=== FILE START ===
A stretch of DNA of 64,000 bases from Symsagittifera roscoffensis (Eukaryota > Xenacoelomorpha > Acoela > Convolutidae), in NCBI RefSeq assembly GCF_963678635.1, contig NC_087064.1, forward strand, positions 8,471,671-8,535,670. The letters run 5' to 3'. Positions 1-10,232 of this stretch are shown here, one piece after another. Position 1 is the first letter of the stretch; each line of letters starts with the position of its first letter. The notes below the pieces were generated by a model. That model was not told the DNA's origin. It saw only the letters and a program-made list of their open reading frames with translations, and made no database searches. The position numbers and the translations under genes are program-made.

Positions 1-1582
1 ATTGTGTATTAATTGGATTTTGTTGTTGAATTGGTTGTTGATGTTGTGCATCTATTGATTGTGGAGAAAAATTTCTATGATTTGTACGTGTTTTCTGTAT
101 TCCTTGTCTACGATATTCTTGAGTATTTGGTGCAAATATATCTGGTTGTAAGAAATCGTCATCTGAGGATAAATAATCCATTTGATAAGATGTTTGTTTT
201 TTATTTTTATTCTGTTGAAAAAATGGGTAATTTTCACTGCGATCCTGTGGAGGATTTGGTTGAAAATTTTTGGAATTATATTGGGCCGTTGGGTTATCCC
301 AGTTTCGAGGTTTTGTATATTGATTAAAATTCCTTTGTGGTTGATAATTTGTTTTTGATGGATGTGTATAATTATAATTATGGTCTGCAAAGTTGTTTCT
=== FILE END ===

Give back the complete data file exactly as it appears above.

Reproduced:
A stretch of DNA of 64,000 bases from Symsagittifera roscoffensis (Eukaryota > Xenacoelomorpha > Acoela > Convolutidae), in NCBI RefSeq assembly GCF_963678635.1, contig NC_087064.1, forward strand, positions 8,471,671-8,535,670. The letters run 5' to 3'. Positions 1-10,232 of this stretch are shown here, one piece after another. Position 1 is the first letter of the stretch; each line of letters starts with the position of its first letter. The notes below the pieces were generated by a model. That model was not told the DNA's origin. It saw only the letters and a program-made list of their open reading frames with translations, and made no database searches. The position numbers and the translations under genes are program-made.

Positions 1-1582
1 ATTGTGTATTAATTGGATTTTGTTGTTGAATTGGTTGTTGATGTTGTGCATCTATTGATTGTGGAGAAAAATTTCTATGATTTGTACGTGTTTTCTGTAT
101 TCCTTGTCTACGATATTCTTGAGTATTTGGTGCAAATATATCTGGTTGTAAGAAATCGTCATCTGAGGATAAATAATCCATTTGATAAGATGTTTGTTTT
201 TTATTTTTATTCTGTTGAAAAAATGGGTAATTTTCACTGCGATCCTGTGGAGGATTTGGTTGAAAATTTTTGGAATTATATTGGGCCGTTGGGTTATCCC
301 AGTTTCGAGGTTTTGTATATTGATTAAAATTCCTTTGTGGTTGATAATTTGTTTTTGATGGATGTGTATAATTATAATTATGGTCTGCAAAGTTGTTTCT